MCV Blood Test

What It Means, Common Causes of Abnormal MCV, Diagnosis and Treatment

MCV blood test, also called Mean Corpuscular Volume is a blood test done as part of the complete blood count (CBC or FBC) test, that helps determine the average size or volume of each of your red blood cells. MCV is also sometimes referred to as Mean Cell Volume. See what is a normal mcv level, conditions that can lead to abnormal mcv as well as how to treat abnormal levels. You would also be able to get all your mean corpuscular volume blood test result questions answered here.

Your MCV blood test could tell you a lot about your health.

Our blood contains white blood cells (WCB), red blood cells (RBC) and platelets as well as plasma, as the main components.

The red blood cells are saucer shaped and they contain the molecule called hemoglobin that helps in carrying oxygen from our lungs to the body cells where they are needed.

For the red cells to be effective, they must be of the right volume or size. This is much like having the right size of luggage to fit your traveling supplies and goods into; too small, you wouldn't be able to carry all you require and too large, it could cause unnecessary inconvenience as well as take too much space or even lead to damage of your luggage.

A normal red blood cell volume in an adult is about 80 -100 fL (fL is Femtoliter, the unit in which MCV is measured. It is the same as 10 raised to power minus 15 Liters or 0.0000000000000001 Liters).

This value is different in kids.

  • At birth it is about 106 fL
  • At 3 months of age, it is 95 fL
  • At age 1, it is anywhere from 70 to 86 fL
  • At 3 to 6 years of age, it is 73 – 89 fL
  • 10 to 12 years of age would have an MCV of 77 to 91 fL

Though many laboratories are now able to determine an MCV directly during testing, it can be calculated from the value of the hematocrit or PCV, divided by the red cell count in a complete blood count.

What An Abnormal MCV Blood Test Means

A high MCV level is more commonly seen if you are vitamin B12 deficient or taking too much alcohol.A high MCV level is more commonly seen if you are vitamin B12 deficient or taking too much alcohol.

The mcv, hemoglobin, white blood cell count, and platelet levels are the most informative components of a complete blood count.

While the hemoglobin level (Hb) in a complete blood count helps to tell if you are anemic or not, the MCV blood test goes further than this. It is very helpful in providing further information as per the type of anemia or point to problems that the hemoglobin level test alone may not indicate.

  • A low MCV tells us that the volume of your red blood cells is below what is normal, a condition referred to as Microcytosis (small cells). Too small cells mean less amount of oxygen would be carried to the cells, leading to tiredness and fatigue.
  • A higher than normal MCV tells us that your red blood cells are too big, a condition referred to as Macrocytosis (large cells). When the cells are too large, they could rupture easily as they squeeze pass the tiny capillaries that delivers blood to the cells of the body.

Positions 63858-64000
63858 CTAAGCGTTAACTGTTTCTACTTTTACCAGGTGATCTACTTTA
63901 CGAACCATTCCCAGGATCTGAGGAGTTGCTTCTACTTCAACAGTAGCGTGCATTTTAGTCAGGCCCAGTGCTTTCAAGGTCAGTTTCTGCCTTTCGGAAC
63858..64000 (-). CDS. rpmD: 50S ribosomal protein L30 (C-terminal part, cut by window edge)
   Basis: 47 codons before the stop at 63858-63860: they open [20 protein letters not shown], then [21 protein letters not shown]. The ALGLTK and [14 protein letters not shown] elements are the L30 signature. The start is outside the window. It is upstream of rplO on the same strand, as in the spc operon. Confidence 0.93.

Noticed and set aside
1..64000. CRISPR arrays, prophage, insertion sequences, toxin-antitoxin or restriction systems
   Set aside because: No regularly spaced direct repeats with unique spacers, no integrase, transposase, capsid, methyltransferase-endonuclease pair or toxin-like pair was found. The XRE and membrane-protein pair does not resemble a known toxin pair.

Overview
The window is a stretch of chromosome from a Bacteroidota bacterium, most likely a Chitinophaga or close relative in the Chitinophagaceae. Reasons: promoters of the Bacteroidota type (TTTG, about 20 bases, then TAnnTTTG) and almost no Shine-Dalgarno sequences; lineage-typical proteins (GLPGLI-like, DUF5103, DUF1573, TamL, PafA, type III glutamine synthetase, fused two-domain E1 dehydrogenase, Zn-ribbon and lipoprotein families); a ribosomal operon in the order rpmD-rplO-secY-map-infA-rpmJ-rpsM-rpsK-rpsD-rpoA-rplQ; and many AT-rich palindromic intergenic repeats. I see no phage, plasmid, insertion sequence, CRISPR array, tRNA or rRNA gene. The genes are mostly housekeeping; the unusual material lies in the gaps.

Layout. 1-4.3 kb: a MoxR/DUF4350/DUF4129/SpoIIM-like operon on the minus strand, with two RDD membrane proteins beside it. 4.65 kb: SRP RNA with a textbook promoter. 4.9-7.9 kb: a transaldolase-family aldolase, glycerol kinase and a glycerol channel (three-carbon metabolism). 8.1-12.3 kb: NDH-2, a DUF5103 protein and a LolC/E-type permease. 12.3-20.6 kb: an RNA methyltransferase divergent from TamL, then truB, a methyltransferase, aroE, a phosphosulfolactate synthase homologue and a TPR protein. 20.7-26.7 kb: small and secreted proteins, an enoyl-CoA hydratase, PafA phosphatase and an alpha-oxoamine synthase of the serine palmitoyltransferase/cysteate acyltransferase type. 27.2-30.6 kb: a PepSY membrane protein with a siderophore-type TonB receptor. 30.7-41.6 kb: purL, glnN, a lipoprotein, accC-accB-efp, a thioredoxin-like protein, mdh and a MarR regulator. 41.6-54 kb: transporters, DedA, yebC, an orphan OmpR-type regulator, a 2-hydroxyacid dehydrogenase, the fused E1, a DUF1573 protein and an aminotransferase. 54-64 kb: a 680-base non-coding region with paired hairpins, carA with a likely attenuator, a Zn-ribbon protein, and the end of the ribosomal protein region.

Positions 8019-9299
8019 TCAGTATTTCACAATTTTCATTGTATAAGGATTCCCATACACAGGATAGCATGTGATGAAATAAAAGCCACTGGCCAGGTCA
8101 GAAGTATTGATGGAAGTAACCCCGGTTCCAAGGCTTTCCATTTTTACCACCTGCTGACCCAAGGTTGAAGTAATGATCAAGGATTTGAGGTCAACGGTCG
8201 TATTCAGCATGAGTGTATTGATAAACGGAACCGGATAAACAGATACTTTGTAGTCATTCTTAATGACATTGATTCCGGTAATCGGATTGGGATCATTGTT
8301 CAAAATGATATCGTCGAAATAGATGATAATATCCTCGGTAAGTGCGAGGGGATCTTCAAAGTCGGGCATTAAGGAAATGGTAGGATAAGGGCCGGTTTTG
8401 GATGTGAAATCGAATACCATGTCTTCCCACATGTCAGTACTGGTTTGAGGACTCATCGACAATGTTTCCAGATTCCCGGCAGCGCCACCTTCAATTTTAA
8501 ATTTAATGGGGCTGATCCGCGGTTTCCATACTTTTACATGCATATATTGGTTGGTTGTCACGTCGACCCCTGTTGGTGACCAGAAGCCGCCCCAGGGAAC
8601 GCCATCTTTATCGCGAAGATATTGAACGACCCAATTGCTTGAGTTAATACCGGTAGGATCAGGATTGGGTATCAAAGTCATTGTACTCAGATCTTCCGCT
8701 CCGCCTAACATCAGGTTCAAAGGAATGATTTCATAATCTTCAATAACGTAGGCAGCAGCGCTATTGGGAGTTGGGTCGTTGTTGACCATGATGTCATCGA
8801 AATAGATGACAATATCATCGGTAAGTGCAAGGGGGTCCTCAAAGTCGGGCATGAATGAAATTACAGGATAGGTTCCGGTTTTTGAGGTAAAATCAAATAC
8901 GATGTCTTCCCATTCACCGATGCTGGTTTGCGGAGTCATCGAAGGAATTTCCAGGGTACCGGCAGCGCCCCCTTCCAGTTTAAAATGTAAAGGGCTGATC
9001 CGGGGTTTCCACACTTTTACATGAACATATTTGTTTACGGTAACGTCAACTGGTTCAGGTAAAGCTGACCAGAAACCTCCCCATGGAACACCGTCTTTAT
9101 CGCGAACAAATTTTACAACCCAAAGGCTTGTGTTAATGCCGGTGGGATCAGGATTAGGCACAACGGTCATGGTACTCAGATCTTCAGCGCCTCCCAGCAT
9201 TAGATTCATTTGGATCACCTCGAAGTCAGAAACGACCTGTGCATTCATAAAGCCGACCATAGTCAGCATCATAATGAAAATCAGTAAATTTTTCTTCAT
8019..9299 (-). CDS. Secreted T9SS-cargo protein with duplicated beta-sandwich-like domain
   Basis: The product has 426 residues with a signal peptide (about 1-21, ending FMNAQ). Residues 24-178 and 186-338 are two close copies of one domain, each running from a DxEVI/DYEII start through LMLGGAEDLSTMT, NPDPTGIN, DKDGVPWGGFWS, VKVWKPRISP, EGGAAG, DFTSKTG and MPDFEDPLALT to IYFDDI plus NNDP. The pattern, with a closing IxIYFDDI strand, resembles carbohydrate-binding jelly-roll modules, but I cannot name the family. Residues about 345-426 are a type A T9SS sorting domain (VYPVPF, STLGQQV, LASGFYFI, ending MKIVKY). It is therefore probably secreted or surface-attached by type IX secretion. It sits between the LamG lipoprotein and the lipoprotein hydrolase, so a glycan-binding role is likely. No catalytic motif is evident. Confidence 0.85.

You could have a low MCV with a normal hemoglobin level as well as a low hemoglobin level and a low mcv. The

Common Causes of High MCV

The following are the more common causes of high mean cell volume in a complete blood count test:

Vitamin B12 Deficiency

  • Vitamin B12 is required for proper red blood cell formation. An abnormal level of this vitamin in our diet or from depletion of our body stores that can be caused by excessive alcohol consumption would lead to high MCV.
  • In vitamin B12 deficiency, the hemoglobin and iron levels in the blood test would be normal, though in some cases, the Hb (hemoglobin) could be low as well as the white blood cells and platelets.
  • To diagnose a vitamin B12 deficiency, your doctor can easily request a simple blood test to measure the amount of vitamin B12 in your blood.
  • If the B12 levels comes back to be below normal, you would require vitamin B12 supplements intake for about three months and have your MCV levels repeated.
  • If your vitamin B12 deficiency is due to poor diet or alcohol overuse, treatment is by the use of oral tablets of vitamin B12, referred to as cyanocobalamin. A dose of 50 to 150 micro-grams taken between meals in1 - 3 divided doses is advised.
  • You may need to take B12 in form of an injection - cyanocobalamin if you happen to have a deficiency of B12 due to lack of intrinsic factor. A dose of 1000mcg every month after an initial loading dose of 1000mg every week for four weeks is usually recommended.
  • Within three months, it should come back to normal.

Folic Acid Deficiency

  • Folic acid, also called folate, is also necessary for energy production and red blood cell formation, like vitamin B12.
  • It also helps build our immune system by strengthening white blood cell production. It is required for reproduction of all cells in the body.
  • Folic acid is very important in pregnancy. It helps the unborn baby develop their nervous system appropriately.
  • Lack of adequate amount in our diet or from depletion by some medications like methotrexate or hydroxyurea could lead to macrocytosis or high levels of mcv.
  • Again, just like vitamin B12, your doctor can request a simple blood test to measure your folate level.
  • If your folic acid level is low, a replacement therapy of 5mg folic acid tablet, taken once daily for 4 months is usually enough.